New Zealand v West Indies, 1st Test, Dunedin, 2nd day December 13, 2008

West Indies bowlers worry Dyson


John Dyson: "They [West Indies bowlers] are fine when the pitches do something but otherwise they find it difficult to bowl dot balls that build pressure on the batsmen" © Getty Images
 

As the rain and Arctic chill arrived in Dunedin yesterday, eliminating the entire second day of the first Test at the University Oval, West Indies' head coach John Dyson acknowledged a troubling point. He said that, since he joined the team last March for the Sri Lanka series in the Caribbean, the bowlers had struggled to take wickets on "flat, international standard pitches".

"They are fine when the pitches do something but otherwise they find it difficult to bowl dot balls that build pressure on the batsmen," Dyson said. Such was the case as New Zealand posted 226 for 4 on an opening day shortened to 73.2 overs by fading light under a heavy cloud cover.

"I thought we bowled fairly well," Dyson said. "This is a flat pitch. It's not seaming, it's not bouncing at pace and it's not turning." It was the reason for the use of a seven off-side, two leg-side field once the left-handers Tim McIntosh and Daniel Flynn became entrenched in a second wicket partnership of 87. Dyson did not accept the assertion that seeking wickets through attack, rather than containment, was the better option against opponents whose self-belief was crushed by Australia in their two Tests there last month.

New Zealand made several personnel and positional changes as a consequence, including replacing John Bracewell as head coach with Andy Moles, and were under considerable media pressure. It seemed the right time to go hard at them. Yet, apart from brief periods, the West Indies fast bowlers were content to let the batsmen make errors on their own, rather than trying to induce it.

The policy did not achieve its objective. Two of the four wickets were taken through inappropriate slogs by opener Tim McIntosh, who was caught at deep mid-on, and Ross Taylor, taken off a skier at square-leg. Another, Daniel Flynn fell for 95, ruled not out, then out lbw on the experimental umpires' review system.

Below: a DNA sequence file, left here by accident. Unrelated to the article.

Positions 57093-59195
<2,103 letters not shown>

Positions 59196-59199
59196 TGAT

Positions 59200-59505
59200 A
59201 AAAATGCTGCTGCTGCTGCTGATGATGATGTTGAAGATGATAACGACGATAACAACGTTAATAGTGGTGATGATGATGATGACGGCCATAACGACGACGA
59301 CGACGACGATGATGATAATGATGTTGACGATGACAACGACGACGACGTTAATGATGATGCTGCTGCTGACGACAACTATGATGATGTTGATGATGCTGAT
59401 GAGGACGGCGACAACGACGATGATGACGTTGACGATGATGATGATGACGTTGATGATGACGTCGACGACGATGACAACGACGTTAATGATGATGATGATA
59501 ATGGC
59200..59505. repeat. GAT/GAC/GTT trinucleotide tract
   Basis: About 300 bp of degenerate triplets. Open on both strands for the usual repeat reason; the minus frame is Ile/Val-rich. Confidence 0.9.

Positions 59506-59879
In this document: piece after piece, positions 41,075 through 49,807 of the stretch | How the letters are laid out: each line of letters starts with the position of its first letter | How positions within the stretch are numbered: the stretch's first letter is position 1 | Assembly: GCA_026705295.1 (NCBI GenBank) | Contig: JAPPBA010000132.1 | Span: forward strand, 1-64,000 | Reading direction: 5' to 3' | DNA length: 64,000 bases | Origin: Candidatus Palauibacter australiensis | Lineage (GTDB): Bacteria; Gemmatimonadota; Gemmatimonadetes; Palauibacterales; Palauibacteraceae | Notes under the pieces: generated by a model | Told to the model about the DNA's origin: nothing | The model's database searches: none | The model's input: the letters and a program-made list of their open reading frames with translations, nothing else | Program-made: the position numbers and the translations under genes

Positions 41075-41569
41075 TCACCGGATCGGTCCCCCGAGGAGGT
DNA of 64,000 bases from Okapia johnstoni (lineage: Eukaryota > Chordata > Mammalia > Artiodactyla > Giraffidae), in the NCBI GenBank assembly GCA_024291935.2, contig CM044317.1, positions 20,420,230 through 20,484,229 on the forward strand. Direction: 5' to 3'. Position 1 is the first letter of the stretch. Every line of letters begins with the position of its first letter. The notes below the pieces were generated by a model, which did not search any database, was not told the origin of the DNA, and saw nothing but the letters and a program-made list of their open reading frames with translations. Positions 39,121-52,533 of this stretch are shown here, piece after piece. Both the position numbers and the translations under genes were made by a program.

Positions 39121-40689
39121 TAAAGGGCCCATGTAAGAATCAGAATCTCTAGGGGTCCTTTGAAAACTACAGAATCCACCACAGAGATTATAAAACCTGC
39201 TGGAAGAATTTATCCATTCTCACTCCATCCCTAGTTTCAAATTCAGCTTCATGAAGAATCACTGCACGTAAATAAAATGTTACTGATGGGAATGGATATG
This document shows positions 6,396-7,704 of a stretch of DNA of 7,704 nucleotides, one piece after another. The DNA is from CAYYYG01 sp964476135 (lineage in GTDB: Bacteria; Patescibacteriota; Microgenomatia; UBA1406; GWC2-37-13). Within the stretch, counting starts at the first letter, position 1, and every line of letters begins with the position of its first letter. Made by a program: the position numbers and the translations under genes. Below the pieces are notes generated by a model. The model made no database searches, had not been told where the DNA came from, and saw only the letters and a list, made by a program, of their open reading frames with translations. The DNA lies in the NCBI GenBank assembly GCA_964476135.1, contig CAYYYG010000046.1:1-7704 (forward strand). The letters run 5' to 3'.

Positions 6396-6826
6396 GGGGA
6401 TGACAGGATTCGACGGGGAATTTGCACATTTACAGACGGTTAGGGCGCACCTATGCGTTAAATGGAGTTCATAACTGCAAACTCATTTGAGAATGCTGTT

All were victims of captain Chris Gayle's casual off-spin. Only opener Jamie How fell to one of the four fast bowlers. "The disappointment was that they [bowlers] presented too many loose balls and too many that were free hits," Dyson said. His point that they are as effective as any in international cricket once there is some help from the surface -and vice-versa - is borne out by events in last June's home series against Sri Lanka and Australia.

On placid pitches, Sri Lanka amassed 476 for 8 in the first Test at Providence in Guyana and Australia 431 at Sabina Park in Jamaica, 479 for 7 declared at the Sir Vivian Richards Stadium in Antigua and 439 for 5 declared in the second innings at Kensington Oval in Bridgetown. When the pitches encouraged the bowlers, Sri Lanka were defeated after being bowled out for 278 and 268 at the Queen's Park Oval in Trinidad. Australia, however, won despite folding for 167 in the second innings at Sabina Park (from 18 for 5) and 251 in the first innings at Kensington.

Almost by tradition, West Indies carried four fast bowlers into the Test here, omitting the solitary specialist spinner, Sulieman Benn. "There was a lot of discussion about that," Dyson explained. "The fact that there had been a lot of rain in Dunedin in the lead-up to the Test, with the pitch mostly under covers, and an inspection the day before the match influenced the decision."